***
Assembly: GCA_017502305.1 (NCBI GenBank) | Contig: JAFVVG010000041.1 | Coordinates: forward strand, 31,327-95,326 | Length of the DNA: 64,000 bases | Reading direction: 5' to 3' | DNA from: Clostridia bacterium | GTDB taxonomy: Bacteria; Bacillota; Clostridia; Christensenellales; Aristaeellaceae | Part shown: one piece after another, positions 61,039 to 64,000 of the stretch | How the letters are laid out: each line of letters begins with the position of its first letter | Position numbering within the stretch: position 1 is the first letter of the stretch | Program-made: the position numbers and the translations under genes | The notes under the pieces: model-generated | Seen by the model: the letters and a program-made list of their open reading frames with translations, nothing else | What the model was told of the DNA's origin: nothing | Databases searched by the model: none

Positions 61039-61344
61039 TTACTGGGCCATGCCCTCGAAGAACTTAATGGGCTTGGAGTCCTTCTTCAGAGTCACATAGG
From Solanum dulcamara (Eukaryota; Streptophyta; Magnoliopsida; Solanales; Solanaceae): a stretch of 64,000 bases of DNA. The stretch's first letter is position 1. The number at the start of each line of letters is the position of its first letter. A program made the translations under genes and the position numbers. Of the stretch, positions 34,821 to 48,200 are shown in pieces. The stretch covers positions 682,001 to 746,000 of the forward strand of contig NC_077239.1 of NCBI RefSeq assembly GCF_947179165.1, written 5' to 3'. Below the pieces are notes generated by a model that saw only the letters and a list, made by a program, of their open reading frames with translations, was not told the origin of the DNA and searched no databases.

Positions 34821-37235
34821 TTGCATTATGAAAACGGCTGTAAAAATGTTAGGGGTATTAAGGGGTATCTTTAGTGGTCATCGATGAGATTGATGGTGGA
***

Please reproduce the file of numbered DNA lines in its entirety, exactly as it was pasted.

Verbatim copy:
Assembly: GCA_017502305.1 (NCBI GenBank) | Contig: JAFVVG010000041.1 | Coordinates: forward strand, 31,327-95,326 | Length of the DNA: 64,000 bases | Reading direction: 5' to 3' | DNA from: Clostridia bacterium | GTDB taxonomy: Bacteria; Bacillota; Clostridia; Christensenellales; Aristaeellaceae | Part shown: one piece after another, positions 61,039 to 64,000 of the stretch | How the letters are laid out: each line of letters begins with the position of its first letter | Position numbering within the stretch: position 1 is the first letter of the stretch | Program-made: the position numbers and the translations under genes | The notes under the pieces: model-generated | Seen by the model: the letters and a program-made list of their open reading frames with translations, nothing else | What the model was told of the DNA's origin: nothing | Databases searched by the model: none

Positions 61039-61344
61039 TTACTGGGCCATGCCCTCGAAGAACTTAATGGGCTTGGAGTCCTTCTTCAGAGTCACATAGG
From Solanum dulcamara (Eukaryota; Streptophyta; Magnoliopsida; Solanales; Solanaceae): a stretch of 64,000 bases of DNA. The stretch's first letter is position 1. The number at the start of each line of letters is the position of its first letter. A program made the translations under genes and the position numbers. Of the stretch, positions 34,821 to 48,200 are shown in pieces. The stretch covers positions 682,001 to 746,000 of the forward strand of contig NC_077239.1 of NCBI RefSeq assembly GCF_947179165.1, written 5' to 3'. Below the pieces are notes generated by a model that saw only the letters and a list, made by a program, of their open reading frames with translations, was not told the origin of the DNA and searched no databases.

Positions 34821-37235
34821 TTGCATTATGAAAACGGCTGTAAAAATGTTAGGGGTATTAAGGGGTATCTTTAGTGGTCATCGATGAGATTGATGGTGGA